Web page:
CEILS Senior Associate Director and CEILS Affiliates Receive Physics & Astronomy Department Teaching Awards

Shanna Shaked, CEILS Senior Associate Director and lecturer in Physics received a teaching award for her work revising and teaching Physics 5B.

Ian McLean, faculty in Physics and Astronomy who serves as the Chair of CEILS Advisory Board, received an award for Physics 5C.

Josh Samani, CEILS Instructional Consultant and Lecturer PSOE received an award for Physics 5A along with the prestigious “Teacher of the Year Award” for his work and in recognition of his scholarship in pedagogy, service to the department, and his role providing the backbone of the new Physics 5 series from its introduction in Fall 2017.

Shanna, Ian, and Josh were among several faculty awarded for their teaching efforts in the Department of Physics and Astronomy in 2018 – congratulations to all!

Student Learning Outcomes and Attitudes Using Three Methods of Group Formation in a Nonmajors Biology Class

– CBE Life Sciences

Group work is often a key component of student-centered pedagogies, but there is conflicting evidence about what types of groups provide the most benefit for undergraduate students. The authors investigated student learning outcomes and attitudes toward working in groups when students were assigned to groups using different methods in a large-enrollment, student-centered class, with particular interest in how students entering the class with different levels of competence in biology performed in homogeneous or heterogeneous groups, and what types of group compositions were formed using different methods of group formation. They found that low-competence students had higher learning outcomes when they were in heterogeneous groups, while mid- and high-competence students performed equally well in both group types. Students of all competence types had better attitudes toward group work in heterogeneous groups. The use of student demographic variables to preemptively form groups and allowing students to self-select their group mates both yielded heterogeneous competence groups. Students in the instructor-formed, demographic groups had higher learning outcomes compared with students allowed to self-select. Thus, heterogeneous groupings provided the most benefit for students in our nonmajors, large-enrollment class.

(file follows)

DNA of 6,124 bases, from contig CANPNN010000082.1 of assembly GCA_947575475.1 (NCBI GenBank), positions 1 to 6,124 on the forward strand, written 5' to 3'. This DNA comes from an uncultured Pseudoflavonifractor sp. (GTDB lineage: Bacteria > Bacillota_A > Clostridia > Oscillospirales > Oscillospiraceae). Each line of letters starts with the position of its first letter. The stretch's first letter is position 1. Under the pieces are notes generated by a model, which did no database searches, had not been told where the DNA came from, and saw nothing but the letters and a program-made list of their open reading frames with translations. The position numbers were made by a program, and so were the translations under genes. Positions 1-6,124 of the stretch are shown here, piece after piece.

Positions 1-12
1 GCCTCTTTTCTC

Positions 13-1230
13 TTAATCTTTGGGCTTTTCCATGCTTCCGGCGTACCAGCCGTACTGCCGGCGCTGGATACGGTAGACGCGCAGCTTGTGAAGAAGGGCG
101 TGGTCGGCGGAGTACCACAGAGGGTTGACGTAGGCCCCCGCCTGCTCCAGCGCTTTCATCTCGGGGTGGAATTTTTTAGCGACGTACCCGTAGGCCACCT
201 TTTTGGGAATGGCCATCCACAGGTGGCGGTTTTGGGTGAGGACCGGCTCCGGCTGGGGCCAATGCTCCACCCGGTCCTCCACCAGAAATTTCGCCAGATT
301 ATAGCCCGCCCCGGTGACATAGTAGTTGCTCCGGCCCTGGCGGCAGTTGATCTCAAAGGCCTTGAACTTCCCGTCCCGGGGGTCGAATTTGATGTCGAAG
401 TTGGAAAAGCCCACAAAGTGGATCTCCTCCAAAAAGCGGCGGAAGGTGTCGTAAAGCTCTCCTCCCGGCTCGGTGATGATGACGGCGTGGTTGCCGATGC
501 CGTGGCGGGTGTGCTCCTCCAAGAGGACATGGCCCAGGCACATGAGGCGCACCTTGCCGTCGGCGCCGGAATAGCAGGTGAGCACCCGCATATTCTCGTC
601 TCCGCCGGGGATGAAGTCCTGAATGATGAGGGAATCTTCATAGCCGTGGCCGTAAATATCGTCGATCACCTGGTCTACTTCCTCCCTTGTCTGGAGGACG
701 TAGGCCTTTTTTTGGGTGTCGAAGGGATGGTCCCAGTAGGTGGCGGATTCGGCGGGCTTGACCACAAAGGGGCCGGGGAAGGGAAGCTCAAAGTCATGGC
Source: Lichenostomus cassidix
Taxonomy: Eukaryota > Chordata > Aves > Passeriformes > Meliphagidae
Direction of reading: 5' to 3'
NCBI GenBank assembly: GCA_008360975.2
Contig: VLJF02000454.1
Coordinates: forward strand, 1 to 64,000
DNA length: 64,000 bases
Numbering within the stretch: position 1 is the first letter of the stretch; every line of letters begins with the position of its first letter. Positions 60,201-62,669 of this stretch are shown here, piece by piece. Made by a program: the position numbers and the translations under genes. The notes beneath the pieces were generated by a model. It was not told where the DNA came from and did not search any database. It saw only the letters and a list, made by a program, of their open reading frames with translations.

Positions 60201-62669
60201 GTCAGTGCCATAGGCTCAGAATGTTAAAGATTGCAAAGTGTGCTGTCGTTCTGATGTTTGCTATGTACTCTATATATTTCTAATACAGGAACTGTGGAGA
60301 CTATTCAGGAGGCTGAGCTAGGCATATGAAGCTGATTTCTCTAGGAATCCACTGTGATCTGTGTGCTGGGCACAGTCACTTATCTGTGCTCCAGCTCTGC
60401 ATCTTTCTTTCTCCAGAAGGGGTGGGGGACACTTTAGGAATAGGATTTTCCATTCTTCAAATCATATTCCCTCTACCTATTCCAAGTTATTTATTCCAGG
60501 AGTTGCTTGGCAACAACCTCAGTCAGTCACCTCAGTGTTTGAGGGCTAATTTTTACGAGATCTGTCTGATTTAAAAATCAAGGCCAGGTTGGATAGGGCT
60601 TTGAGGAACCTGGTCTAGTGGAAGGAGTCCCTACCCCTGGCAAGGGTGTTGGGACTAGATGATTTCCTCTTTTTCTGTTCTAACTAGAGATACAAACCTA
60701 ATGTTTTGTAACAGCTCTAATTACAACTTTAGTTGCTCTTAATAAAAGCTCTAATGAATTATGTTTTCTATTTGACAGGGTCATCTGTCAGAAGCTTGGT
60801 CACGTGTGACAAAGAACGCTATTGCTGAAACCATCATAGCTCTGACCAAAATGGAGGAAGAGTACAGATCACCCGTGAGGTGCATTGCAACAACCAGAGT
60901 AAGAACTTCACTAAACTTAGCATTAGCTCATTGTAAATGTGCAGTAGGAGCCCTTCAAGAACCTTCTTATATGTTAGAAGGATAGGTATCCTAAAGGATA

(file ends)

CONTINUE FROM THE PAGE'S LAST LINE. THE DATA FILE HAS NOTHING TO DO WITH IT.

A Low-Intensity, Hybrid Design between a “Traditional” and a “Course-Based” Research Experience Yields Positive Outcomes for Science Undergraduate Freshmen and Shows Potential for Large-Scale Application

CBE Life Sciences

Based on positive student outcomes, providing research experiences from early undergraduate years is recommended for science, technology, engineering, and mathematics (STEM) majors. To this end, the authors designed a novel research experience called the “STEMCats Research Experience” (SRE) for a cohort of 119 second-semester freshmen with diverse college preparatory levels, demographics, and academic majors. The SRE targeted student outcomes of enhancing retention in STEM majors, STEM competency development, and STEM academic performance.